Opinions - February 2nd, 2005

Henry Scott Stokes’ learned friend says Japan’s Mr. Micawbers need to face up to its economic plight

Many years ago a British school-friend of mine named Andrew Smithers started to visit this country. He worked for an august establishment in the City of London — the celebrated house of S.G. Warburg — and in that capacity it was one of his duties to watch out for opportunities. Japan looked like one big opportunity at the time, and he commenced visiting this country in the 1960s.

He comes to mind now, 40 years later, for several reasons. Firstly, he has been visiting Japan again, for about the l00th time — he lived and worked here in the 1980s, the infamous Bubble years. Next, he gives a lecture on Monday, Jan. 31, at Keidanren, the imposing employers’ organization, that we should all think about (his title is “Has Japan’s Sad Experience Taught Her Nothing?”).

Anyone in business here should pay attention. The reason? Andrew is an economist and consultant trained at Cambridge U., the seat of learning of Maynard Keynes, the outstandingly brainy economist of the 20th century — the brilliant Brit who helped to found the International Monetary Fund and the World Bank, the twin “Bretton Woods institutions,” in the mid-1940s just as World War II was coming to an end. Keynes was far cleverer than any U.S. economist in sight, and far more experienced, and others deferred to him. He built well — his twin creations flourished at their well-located headquarters in Washington, D.C.

Simply put, the IMF and the World Bank served to lay a foundation for a post-1945 economic recovery of the world’s shattered nations, not least Japan. They were a very great help.

All this is a way of saying that we would be wise to pay attention to a Keynesian disciple … someone who, as he sometimes reminds me, knows economics.

Well, listen up. Andrew is a man who loves this country. Yet he thinks it unlikely that “everything is for the best in this best of all possible worlds” — I am quoting Voltaire. He believes in fact that the tremendous aging of the population here — Japan is indeed a world-class ager, second to none — is a worry. Also problematical in his view is the fact that experts here in Japan won’t focus on the underlying problems raised by the fact that this society is getting old in a rush.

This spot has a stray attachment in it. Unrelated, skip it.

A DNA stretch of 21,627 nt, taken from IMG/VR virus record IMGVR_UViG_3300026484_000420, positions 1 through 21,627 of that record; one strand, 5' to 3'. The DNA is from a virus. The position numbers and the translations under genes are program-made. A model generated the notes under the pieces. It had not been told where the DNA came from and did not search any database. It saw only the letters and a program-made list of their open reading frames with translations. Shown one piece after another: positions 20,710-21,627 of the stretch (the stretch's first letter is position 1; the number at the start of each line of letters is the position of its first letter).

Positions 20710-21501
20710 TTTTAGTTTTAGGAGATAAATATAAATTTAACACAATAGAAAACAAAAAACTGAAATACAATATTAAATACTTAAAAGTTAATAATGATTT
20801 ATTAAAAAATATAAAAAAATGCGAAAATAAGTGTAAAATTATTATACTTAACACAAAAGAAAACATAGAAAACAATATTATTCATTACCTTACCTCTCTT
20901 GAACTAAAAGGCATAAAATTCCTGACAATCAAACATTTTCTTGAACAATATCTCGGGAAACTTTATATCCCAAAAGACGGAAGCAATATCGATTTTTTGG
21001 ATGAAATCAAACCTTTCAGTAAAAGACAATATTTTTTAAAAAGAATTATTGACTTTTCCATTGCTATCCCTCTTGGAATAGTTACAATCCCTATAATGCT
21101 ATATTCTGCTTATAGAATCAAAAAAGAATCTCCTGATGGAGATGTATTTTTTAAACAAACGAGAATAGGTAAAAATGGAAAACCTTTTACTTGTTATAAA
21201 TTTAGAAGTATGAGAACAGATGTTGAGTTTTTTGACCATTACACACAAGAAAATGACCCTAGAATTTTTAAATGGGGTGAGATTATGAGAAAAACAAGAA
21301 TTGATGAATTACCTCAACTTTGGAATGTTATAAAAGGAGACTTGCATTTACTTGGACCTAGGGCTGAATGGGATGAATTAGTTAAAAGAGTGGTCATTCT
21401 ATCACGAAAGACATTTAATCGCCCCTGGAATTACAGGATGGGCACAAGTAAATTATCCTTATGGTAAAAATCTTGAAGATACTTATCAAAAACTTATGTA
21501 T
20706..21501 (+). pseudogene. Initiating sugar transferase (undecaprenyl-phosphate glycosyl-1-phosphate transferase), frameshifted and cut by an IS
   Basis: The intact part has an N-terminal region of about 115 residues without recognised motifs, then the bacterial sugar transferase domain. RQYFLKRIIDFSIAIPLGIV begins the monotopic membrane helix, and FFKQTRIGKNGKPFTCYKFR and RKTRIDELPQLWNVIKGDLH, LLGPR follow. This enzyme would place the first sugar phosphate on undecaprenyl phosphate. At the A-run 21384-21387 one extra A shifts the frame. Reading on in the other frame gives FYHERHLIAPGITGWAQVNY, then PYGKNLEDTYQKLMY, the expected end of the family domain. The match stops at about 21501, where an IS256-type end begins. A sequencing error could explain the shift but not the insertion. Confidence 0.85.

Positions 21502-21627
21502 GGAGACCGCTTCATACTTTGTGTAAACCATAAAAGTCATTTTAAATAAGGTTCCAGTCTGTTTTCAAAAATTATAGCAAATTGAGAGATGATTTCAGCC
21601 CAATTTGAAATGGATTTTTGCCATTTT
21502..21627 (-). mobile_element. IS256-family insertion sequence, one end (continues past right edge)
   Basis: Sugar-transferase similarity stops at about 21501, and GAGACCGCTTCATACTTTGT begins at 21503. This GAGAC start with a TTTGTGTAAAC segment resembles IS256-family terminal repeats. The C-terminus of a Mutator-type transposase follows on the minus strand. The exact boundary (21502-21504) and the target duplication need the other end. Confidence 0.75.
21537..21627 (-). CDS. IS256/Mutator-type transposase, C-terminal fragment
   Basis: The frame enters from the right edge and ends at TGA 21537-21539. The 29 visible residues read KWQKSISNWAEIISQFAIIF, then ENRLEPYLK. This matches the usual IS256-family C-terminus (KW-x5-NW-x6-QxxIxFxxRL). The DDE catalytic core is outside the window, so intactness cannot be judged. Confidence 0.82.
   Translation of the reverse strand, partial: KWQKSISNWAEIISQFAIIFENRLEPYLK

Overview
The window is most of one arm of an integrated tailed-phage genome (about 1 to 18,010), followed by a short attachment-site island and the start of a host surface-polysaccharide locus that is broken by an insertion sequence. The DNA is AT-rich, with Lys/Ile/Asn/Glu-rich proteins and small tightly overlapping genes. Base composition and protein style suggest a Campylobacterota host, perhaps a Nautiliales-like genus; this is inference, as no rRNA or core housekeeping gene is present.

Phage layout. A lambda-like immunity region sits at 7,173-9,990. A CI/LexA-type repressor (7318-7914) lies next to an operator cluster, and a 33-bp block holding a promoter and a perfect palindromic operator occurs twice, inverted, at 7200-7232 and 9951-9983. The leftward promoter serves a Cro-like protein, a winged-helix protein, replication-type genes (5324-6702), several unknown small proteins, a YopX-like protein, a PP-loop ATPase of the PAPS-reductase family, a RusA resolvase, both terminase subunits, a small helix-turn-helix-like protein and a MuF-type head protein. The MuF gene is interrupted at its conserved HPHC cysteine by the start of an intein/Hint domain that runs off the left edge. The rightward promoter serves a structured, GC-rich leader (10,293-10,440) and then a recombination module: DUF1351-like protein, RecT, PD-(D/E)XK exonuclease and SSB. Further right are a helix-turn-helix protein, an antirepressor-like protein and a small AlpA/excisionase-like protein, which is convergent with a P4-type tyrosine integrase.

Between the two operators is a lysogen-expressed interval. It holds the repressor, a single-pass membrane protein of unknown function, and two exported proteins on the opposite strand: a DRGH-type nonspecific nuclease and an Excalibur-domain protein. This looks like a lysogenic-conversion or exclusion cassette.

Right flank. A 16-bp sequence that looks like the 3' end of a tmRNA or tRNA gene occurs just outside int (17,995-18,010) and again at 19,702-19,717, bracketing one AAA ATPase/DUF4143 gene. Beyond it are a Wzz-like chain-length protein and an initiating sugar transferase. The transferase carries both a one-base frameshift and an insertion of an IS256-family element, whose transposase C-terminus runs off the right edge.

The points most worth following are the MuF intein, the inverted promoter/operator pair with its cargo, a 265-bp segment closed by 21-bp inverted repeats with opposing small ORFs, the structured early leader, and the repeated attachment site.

Andrew says that Japan is full of what he calls “economic Micawbers.” Well, Mr. Micawber, I should mention, was the renowned 19th Century fictional character — a creation of Charles Dickens — who always believed that things were going to get better, probably tomorrow. He was mistaken, was the good doctor. What Smithers sensei says is this: let us for heaven’s sake not be latter day Micawbers espousing an empty, uncalled-for optimism on Japan.

The theme of my school-friend’s talk at Keidanren was a salutary one. It was that, sadly, the Japanese are not facing up to their plight. In fact, they are not even talking about it, so how can they be expected to confront their difficulties? Andrew sees only two possible responses to the issues that so few want to talk about in depth.

One course of action would be for Japan to run a massive current account surplus (this means a trade surplus plus earnings) of the order of 6–7 percent of GNP, and thereby accumulate enough assets overseas to keep the country going in the dire decades that lie ahead. Now 6–7 percent may not sound like very much to non-experts, but it is gigantic in comparison to a current figure of 2–3 percent of GNP, and in terms of what other countries may be willing to accept. The alternative strategy would be to permit wholesale immigration like the U.S. — and grow the economy that way. Other than that, the outlook here is bleak.

Is anyone else here thinking the unthinkable? Possibly not. Meanwhile, if it’s true, as Ian Fleming remarked, that “you are only as good as your friends” I commend Andrew’s work to you.